Abraham Lincoln

Bread Kneaded on Capitol Hill

The Capitol's grand Civil War bakery occupied the majority of the building's large basement. (Photo Source: Architect of the Capitol)

As congressmen convened for a special session in July of 1861, they were welcomed into the Capitol by the smell of baking bread. Just months into the Civil War, the building had already seen thousands of troops pass through its doors, and now it was the site of one of the largest bakeries the world had ever known. Twenty ovens, each with the capacity of holding hundreds of loaves of bread, were housed in the basement, and multitudes of men spent hours tending yeast and kneading dough. Having been in recess for less than four months, the congressmen were astounded, and some even annoyed, with this new mammoth bakery occupying their space. But a lot had changed for the country – and for the Capitol – in that short period of time.

Lincoln's Codebreakers

In a previous post, we looked at how Abraham Lincoln utilized the telegraph during the Civil War to supervise his generals in the field and gather intelligence--sometimes by scanning telegrams intended for other Washington recipients. But in addition to working closely with Lincoln, the War Department's team of telegraph operators--who were based at the present-day location of the Eisenhower Executive Office Building, next door to the White House--also were pressed into service to perform another critical function in the war effort. They also worked as cryptographers, encoding sensitive communications for the Union side, and as codebreakers, deciphering intercepted letters sent by Confederate officials and spies.

In an age when the federal government and the national security establishment was vastly smaller than it is today, David Homer Bates and three other operators--Thomas T. Eckert, Charles A. Tinker, and Albert B. Chandler--basically functioned as the 19th Century equivalent of the Fort Meade, Md.-based National Security Agency, which has an estimated 30,000 to 40,000 employees and an arsenal of supercomputers and other gadgetry at its disposal.

Lincoln's Secret Weapon: The Telegraph

Today, we Washingtonians rely upon Twitter, smart phones, and 24-hour cable news channels to continually fill our craving for information. But a century and a half ago, during the Civil War, the only source of instantaneous news from far away was the telegraph, and in Washington, there was only one place to get it: The Department of War's headquarters building, which stood at the present site of the Eisenhower Executive Office Building, next door to the White House.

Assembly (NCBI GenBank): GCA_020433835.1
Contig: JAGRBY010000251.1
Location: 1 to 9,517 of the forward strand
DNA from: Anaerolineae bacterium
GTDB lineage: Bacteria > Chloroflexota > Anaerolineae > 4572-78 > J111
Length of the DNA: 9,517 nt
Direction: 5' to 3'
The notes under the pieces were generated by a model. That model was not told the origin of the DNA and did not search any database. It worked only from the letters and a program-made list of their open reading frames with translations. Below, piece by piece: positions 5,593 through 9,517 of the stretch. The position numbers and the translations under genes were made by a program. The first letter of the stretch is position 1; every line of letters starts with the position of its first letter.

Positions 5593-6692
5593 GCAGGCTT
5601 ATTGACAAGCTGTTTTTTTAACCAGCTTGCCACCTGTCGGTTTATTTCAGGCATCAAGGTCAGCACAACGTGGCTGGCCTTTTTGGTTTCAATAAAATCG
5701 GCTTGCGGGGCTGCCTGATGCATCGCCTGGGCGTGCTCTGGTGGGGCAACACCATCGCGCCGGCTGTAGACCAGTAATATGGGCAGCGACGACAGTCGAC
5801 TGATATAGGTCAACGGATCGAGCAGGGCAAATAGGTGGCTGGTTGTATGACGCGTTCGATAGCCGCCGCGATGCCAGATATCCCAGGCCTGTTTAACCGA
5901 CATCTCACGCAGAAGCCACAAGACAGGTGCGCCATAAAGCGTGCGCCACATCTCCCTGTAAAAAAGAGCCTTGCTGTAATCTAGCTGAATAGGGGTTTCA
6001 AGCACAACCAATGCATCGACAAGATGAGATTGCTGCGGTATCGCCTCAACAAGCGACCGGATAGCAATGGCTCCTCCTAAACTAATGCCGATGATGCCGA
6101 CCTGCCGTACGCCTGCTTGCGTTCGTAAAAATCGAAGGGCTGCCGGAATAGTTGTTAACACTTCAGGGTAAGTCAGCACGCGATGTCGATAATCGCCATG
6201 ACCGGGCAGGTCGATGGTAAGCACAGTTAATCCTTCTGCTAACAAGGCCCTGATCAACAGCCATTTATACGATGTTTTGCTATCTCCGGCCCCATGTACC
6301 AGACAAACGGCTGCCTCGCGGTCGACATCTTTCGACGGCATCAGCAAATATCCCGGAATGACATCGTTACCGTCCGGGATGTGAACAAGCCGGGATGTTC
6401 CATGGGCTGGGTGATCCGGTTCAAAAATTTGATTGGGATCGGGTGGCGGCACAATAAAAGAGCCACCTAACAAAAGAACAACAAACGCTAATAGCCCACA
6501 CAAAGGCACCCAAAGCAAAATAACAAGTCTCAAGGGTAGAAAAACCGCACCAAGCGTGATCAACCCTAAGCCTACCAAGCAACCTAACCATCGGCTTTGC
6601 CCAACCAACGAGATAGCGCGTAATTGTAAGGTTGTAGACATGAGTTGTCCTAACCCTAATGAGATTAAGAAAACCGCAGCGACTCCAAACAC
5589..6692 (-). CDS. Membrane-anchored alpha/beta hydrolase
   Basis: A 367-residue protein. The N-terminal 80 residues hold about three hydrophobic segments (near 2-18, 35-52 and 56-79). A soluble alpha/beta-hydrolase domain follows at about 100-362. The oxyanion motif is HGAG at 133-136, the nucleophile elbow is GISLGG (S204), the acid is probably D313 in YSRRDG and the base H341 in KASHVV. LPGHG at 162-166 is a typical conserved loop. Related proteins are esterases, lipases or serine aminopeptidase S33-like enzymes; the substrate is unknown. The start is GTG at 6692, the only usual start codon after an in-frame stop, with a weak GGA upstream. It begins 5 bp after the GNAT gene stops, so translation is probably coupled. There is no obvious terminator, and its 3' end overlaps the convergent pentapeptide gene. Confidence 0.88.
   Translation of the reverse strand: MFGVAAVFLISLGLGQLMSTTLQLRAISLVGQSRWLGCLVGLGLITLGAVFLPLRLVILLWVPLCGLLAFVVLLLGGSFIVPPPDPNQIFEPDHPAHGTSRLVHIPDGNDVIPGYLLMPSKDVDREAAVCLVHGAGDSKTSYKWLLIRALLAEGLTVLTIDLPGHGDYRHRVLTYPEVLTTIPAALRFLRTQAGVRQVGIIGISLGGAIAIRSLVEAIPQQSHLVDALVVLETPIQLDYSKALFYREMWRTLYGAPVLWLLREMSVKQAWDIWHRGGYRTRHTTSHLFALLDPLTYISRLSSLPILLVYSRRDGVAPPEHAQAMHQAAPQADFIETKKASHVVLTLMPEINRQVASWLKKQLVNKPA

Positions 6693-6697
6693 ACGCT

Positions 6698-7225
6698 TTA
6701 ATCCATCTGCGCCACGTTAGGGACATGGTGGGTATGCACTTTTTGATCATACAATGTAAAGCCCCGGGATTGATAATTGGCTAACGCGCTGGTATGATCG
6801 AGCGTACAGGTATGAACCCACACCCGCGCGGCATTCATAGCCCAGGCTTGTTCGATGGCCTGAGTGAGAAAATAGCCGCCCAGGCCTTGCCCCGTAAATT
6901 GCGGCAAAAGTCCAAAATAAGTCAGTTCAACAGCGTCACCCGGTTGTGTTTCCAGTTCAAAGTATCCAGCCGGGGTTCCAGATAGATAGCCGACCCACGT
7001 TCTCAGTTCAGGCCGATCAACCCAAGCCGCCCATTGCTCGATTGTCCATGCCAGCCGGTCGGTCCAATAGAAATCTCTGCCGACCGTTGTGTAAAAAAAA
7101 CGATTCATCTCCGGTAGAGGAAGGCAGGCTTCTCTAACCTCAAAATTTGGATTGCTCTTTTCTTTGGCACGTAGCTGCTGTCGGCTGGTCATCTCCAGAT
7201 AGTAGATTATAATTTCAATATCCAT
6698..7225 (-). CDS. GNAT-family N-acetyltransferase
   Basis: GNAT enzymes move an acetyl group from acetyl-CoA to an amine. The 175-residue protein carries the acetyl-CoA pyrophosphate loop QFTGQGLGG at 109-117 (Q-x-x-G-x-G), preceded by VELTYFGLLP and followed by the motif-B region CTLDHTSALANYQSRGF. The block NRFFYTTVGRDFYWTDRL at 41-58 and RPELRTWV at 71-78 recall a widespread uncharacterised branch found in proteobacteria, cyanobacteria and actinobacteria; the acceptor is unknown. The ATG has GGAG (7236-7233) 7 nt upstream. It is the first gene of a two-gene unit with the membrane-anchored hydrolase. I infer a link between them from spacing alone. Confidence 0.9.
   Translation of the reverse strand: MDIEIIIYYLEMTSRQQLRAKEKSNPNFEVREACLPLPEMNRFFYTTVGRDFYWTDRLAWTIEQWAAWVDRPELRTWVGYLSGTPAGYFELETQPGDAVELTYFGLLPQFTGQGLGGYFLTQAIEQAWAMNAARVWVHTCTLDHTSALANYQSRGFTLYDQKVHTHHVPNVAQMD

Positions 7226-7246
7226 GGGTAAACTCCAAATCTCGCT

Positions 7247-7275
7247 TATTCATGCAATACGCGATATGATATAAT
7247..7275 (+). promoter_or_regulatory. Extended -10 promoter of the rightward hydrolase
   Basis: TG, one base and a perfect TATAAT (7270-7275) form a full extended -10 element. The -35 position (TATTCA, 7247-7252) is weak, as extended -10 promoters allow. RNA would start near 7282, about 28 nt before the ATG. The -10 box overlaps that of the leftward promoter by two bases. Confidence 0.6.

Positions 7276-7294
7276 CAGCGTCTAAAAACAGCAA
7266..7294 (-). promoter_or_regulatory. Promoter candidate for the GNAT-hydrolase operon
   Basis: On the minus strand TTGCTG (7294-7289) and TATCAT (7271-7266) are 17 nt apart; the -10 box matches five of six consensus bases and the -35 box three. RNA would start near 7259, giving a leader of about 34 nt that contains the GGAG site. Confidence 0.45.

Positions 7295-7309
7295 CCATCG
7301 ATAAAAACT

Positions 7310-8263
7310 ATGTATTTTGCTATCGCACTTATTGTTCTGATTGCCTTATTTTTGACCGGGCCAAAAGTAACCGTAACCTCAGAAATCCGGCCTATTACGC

Before the war, amazingly, the government hadn't even possessed its own telegraph operation, instead relying upon the same commercial telegraph offices that civilians used.

Assassin's Cranium

Lewis Powell, the would-be assassin of Secretary of State William H. Seward, was prone to goof-ups. You might even say he had the tendency to lose his head.

As you know from our previous post, Powell was one of the co-conspirators in the Lincoln assassination plot. After his bloody rampage in the Seward home, Powell was tried and hanged along with three other conspirators on July 7, 1865. That should have been the end of the story, but it took over one hundred years for Powell's tale to come to an end.

Colorized photo of Lewis Powell.

Even More Little Known Victims of the Lincoln Assassination Plot

April 14th, 1865 was a pretty bad day for a lot of people. Lincoln was assassinated, Clara Harris and Henry Rathbone had their lives torn apart, and Secretary of State William H. Seward was brutally stabbed along with most of his family and a few bystanders.

Oh, you hadn’t heard about that last one?

Booth and his co-conspirators’ plan was larger than just the assassination of Lincoln. Their plot included a number of top officials in the U.S. government whose death they hoped would bring the country to its knees. Lewis Powell, a twenty year old Confederate soldier, was chosen to assassinate the Secretary of State.

Luckily for the Sewards, Powell was probably the worst assassin in American history.

Little Known Victims of the Lincoln Assassination

Currier and Ives, The Assassination of Lincoln at Ford's Theater, April 14, 1865. (Photo Source: Wikipedia)

If you’re up on your Academy Awards news, then you know that people are loco for Lincoln. This historical drama is nominated for twelve out of seventeen applicable awards: Best Picture, Leading Actor, Supporting Actress, Supporting Actor, Writing - Adapted Screenplay, Costume Design, Directing, Cinematography, Film Editing, Music – Original Score, Production Design, and Sound Mixing. Basically, if you haven’t seen it yet, Hollywood really thinks you should.

But great movies can sometimes leave stuff out, and that’s where we step in. Here’s a story of some of the other folks affected by the conspirators of the Lincoln assassination plot.